A Taiwanese minister speaking at the virtual US-led Summit for Democracy last week had her video feed cut off after a map she presented showed Taiwan in a different colour to China, which claims sovereignty over the self-governing island.
The slide show on Friday by Taiwanese Digital Minister Audrey Tang alarmed US officials, according to sources who told Reuters that the video was replaced by an audio-only feed at the White House’s request.
President Joe Biden’s administration was concerned that the map would contradict Washington’s “one-China” policy, which avoids taking a position as to whether Taiwan is part of China, the sources said.
The incident highlighted the difficult position of the US regarding its unofficial relations with Taiwan, after it had invited the island to participate in the summit as a show of support against increasing diplomatic and military pressure from China.
The US has maintained the “one-China” policy since switching its recognition to the People’s Republic of China (PRC) in 1979.
The US State Department defended the video feed’s abrupt disappearance as an “honest mistake” due to confusion over screen sharing by the moderators.
“We valued Minister Tang’s participation, which showcased Taiwan’s world-class expertise on issues of transparent governance, human rights, and countering disinformation,” a spokesperson said.
Tang’s presentation included a color-coded map from South African NGO CIVICUS, ranking the world by openness on civil rights.
Most of Asia was shown, with Taiwan colored green, making it the only regional entity portrayed as “open,” while all the others, including several US allies and partners, were labeled as being “closed,” “repressed,” “obstructed” or “narrowed.”
China, Laos, Vietnam and North Korea were colored red and labeled “closed.”
When the moderator returned to Tang a few minutes later, there was no video of her, just audio, and a screenshot captioned: “Minister Audrey Tang Taiwan.”
Later, an onscreen disclaimer declared: “Any opinions expressed by individuals on this panel are those of the individual and do not necessarily reflect the views of the United States government.”
The incident, according to Reuters, triggered a flurry of email exchanges between US officials. Sources said that officials at the National Security Council (NSC) expressed their anger to the State Department at the possibility that Taiwan might have been represented as a distinct state at a conference organised by the US government.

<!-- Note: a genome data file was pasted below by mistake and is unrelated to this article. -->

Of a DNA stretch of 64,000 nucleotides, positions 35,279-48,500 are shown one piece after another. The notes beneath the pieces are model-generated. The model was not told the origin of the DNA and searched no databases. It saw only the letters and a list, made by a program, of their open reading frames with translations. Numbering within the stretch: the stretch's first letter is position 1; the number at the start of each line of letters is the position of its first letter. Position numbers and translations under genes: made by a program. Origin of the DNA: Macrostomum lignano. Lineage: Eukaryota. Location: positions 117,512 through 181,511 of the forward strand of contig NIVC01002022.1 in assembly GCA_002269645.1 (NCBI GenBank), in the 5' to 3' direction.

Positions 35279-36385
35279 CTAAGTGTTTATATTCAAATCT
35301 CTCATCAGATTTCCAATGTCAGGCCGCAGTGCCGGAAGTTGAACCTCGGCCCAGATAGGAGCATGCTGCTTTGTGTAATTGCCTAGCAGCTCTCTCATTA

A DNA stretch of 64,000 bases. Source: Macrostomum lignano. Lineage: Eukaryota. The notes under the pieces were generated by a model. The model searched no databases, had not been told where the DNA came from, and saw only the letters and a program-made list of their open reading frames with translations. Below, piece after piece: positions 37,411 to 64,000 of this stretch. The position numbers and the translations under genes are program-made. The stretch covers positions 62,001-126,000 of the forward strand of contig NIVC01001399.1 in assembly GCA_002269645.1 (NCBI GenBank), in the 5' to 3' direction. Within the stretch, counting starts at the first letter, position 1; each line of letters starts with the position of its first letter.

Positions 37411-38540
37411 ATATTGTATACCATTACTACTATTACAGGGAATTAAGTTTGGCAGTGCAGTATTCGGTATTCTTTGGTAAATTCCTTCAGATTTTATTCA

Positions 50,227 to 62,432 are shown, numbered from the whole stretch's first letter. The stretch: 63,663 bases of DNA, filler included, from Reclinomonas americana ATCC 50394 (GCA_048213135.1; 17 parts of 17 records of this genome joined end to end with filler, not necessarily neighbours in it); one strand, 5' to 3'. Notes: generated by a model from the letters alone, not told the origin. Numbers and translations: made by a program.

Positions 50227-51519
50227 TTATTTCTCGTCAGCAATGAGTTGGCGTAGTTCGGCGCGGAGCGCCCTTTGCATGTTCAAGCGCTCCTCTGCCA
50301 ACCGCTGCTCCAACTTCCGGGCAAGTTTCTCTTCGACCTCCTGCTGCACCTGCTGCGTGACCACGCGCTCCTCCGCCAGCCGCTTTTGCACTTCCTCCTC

Washington complained about the presentation to Taipei, which in turn was angry that Tang’s video had been cut.
Sources confirmed that one of the reasons for the US’s sharp reaction was the absence of the map in the “dry-run” revisions of slides before the summit, raising questions as to whether there was intentional messaging by Tang and Taiwan.
Analysts say that the US is concerned over the possible impact of the incident, as officials are working to build on the November summit between Mr Biden and Chinese Leader Xi Jinping. Their main aim is to improve communication between each other after months of constant escalation over Taiwan, trade, China’s nuclear arsenal and human rights issues.
Sources said the incident could signal that US support for Taiwan may not be as “rock solid” as Washington has repeatedly stated.
An NSC spokesman said Reuters’ account of the incident was “inaccurate”.
“At no time did the White House direct that Minister Tang’s video feed be cut,” the spokesman said in an email, also blaming it on confusion over screen-sharing and adding that the full video could be viewed on the summit web page.
Asked whether she believed the US government cut the video due to the slide, Tang told Reuters in an email: “No, I do not believe that this has anything to do with the CIVICUS map in my slides, or US allies in Asia for that matter.”
Taiwan’s foreign ministry blamed “technical problems” for the incident and reaffirmed its strong relationship with the US.
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